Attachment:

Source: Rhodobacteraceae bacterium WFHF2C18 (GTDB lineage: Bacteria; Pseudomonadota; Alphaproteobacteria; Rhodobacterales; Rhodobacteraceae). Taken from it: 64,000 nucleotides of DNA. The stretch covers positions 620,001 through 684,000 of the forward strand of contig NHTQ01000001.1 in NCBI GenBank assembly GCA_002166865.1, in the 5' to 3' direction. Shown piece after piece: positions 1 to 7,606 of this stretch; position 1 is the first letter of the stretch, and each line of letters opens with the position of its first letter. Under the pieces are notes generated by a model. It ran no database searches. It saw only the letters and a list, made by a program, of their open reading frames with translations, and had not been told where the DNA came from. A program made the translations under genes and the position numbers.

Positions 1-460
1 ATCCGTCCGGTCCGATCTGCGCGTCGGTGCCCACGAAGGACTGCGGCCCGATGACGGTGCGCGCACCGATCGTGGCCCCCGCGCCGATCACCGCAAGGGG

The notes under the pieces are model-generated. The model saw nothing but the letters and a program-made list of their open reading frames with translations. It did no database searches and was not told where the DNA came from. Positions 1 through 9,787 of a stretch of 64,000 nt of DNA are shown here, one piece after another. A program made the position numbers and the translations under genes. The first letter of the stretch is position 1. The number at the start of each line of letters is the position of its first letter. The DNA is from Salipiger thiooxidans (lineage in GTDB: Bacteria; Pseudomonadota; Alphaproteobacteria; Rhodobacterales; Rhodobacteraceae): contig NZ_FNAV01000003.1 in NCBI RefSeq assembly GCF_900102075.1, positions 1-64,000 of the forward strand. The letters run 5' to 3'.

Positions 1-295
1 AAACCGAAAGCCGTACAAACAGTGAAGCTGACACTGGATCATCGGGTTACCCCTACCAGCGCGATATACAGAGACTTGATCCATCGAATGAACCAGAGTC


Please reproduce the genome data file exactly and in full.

Source: Rhodobacteraceae bacterium WFHF2C18 (GTDB lineage: Bacteria; Pseudomonadota; Alphaproteobacteria; Rhodobacterales; Rhodobacteraceae). Taken from it: 64,000 nucleotides of DNA. The stretch covers positions 620,001 through 684,000 of the forward strand of contig NHTQ01000001.1 in NCBI GenBank assembly GCA_002166865.1, in the 5' to 3' direction. Shown piece after piece: positions 1 to 7,606 of this stretch; position 1 is the first letter of the stretch, and each line of letters opens with the position of its first letter. Under the pieces are notes generated by a model. It ran no database searches. It saw only the letters and a list, made by a program, of their open reading frames with translations, and had not been told where the DNA came from. A program made the translations under genes and the position numbers.

Positions 1-460
1 ATCCGTCCGGTCCGATCTGCGCGTCGGTGCCCACGAAGGACTGCGGCCCGATGACGGTGCGCGCACCGATCGTGGCCCCCGCGCCGATCACCGCAAGGGG

The notes under the pieces are model-generated. The model saw nothing but the letters and a program-made list of their open reading frames with translations. It did no database searches and was not told where the DNA came from. Positions 1 through 9,787 of a stretch of 64,000 nt of DNA are shown here, one piece after another. A program made the position numbers and the translations under genes. The first letter of the stretch is position 1. The number at the start of each line of letters is the position of its first letter. The DNA is from Salipiger thiooxidans (lineage in GTDB: Bacteria; Pseudomonadota; Alphaproteobacteria; Rhodobacterales; Rhodobacteraceae): contig NZ_FNAV01000003.1 in NCBI RefSeq assembly GCF_900102075.1, positions 1-64,000 of the forward strand. The letters run 5' to 3'.

Positions 1-295
1 AAACCGAAAGCCGTACAAACAGTGAAGCTGACACTGGATCATCGGGTTACCCCTACCAGCGCGATATACAGAGACTTGATCCATCGAATGAACCAGAGTC